Heroine, directed by Susan Worsfold and written and performed by Mary Jane Wells is on at Rainy Hall, Assembly venues from August 3 - 26.

  • What is your Fringe show about?

There are two abbreviations you might want to know about first. 

MST: Mst is short for Military Sexual Trauma. Some people think that this is when rape is used as a weapon of war. MST is when a soldier rapes another soldier on the same peacekeeping force. Today, there is a sexual assault in the Military every 35 minutes. 

DADT: Don’t ask Don’t tell was Clinton era legislation that made it illegal to be gay in the Army.  It created a culture of toxic shame, repression, and crucially blackmail. Outing a gay soldier would ruin their entire career. 

Heroine is a one woman show based on the true story of Danna Davis, who is a personal friend. She served as a lesbian soldier in the US army for ten years during Don’t Ask Don’t tell. The only woman in her entire company, she is also a survivor of MST. She worked her way up to be a squad leader and one of her assailants was placed in her squad. 

When she led a dangerous mission into a combat zone in the Middle east, both he and Danna were practically the only ones to survive it, because she carried him home on her back. 

It is an incredible true story that explores who you have to become to heal and move on with your life, and what you have to give up to forgive. With grit, lyricism and necessary black humourheroine asks, is peace possible?

  • How many times/many years have you appeared at the Fringe?

20 years ago straight out of drama school I was in "The Woman who Cooked her Husband" by Debbie Isitt at Theatre Workshop. I did a version of Great Expectations during my training at RCS too.

  • What’s your most memorable moment from the Fringe?

I think the time I slept on a bench at Waverley Station in a balldress, and woke up with a homeless guy about to bite into me as if I was a cornish pasty. That's not the weirdest part of the story.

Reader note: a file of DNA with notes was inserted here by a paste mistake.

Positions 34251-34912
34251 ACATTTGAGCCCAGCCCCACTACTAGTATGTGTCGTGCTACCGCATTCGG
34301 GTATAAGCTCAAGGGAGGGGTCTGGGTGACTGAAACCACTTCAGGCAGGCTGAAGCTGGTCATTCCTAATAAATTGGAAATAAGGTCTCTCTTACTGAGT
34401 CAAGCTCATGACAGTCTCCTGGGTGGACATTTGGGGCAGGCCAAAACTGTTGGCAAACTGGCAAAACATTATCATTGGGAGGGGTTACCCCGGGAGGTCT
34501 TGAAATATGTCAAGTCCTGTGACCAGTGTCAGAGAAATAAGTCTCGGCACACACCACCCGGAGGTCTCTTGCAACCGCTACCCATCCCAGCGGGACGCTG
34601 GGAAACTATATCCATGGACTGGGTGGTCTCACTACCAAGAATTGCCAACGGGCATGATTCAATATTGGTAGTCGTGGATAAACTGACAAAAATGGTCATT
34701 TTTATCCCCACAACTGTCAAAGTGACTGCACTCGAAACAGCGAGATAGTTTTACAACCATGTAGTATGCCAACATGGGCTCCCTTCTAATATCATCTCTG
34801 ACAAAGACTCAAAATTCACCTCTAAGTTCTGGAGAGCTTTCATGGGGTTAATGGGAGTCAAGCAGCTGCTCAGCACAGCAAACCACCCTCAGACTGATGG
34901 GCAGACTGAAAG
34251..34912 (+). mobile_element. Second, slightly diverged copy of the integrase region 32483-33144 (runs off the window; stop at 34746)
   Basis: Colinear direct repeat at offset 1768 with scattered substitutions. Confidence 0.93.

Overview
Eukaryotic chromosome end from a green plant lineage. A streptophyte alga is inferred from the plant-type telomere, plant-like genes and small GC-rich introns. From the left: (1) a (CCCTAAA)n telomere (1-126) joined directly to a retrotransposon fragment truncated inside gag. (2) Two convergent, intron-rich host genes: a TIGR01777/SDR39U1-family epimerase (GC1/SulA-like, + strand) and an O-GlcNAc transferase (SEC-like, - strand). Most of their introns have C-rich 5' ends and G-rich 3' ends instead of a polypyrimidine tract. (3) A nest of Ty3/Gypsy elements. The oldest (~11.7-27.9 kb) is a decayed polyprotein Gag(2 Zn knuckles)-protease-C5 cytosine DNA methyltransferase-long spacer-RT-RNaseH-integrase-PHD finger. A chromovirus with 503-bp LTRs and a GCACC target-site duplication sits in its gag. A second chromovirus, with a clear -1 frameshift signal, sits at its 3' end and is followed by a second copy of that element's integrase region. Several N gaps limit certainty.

I had come through from Glasgow as a punter and arranged to stay with a my pal Tim who was doing a run with Lookout Theatre. It was a somewhat last minute arrangement - I had come through for some really fancy party and wanted to stay late, and I didn't want to get the train back wearing a balldress: I'd realised too late it was a bit extra. Anyway, Tim gave me the address of the house he was sharing with about 20 other people and said, "there is a sofa in the lounge with your name on it, but I've no idea what time I'll get back - just let yourself in." He was a big fan of a show called "late 'n live", that I casually renamed "wet 'n wild" because I was a student and thought I was hilarious.

At about midnight I knocked on the door for a minute or two before realising I probably shouldn't make too much noise in case someone had a early show. I let myself in, fumbled around for a lightswitch - unsuccessful - and eventually found the lounge and a sofa in the dark, with someone's clean washing on it. I tried to sleep for about a minute before feeling that this was a bit too weird if Tim wasn't about. So I tiptoed about the house on both floors whispering "Tiiiimmmm?" fruitlessly before leaving. I did not make the last train to Glasgow as you know.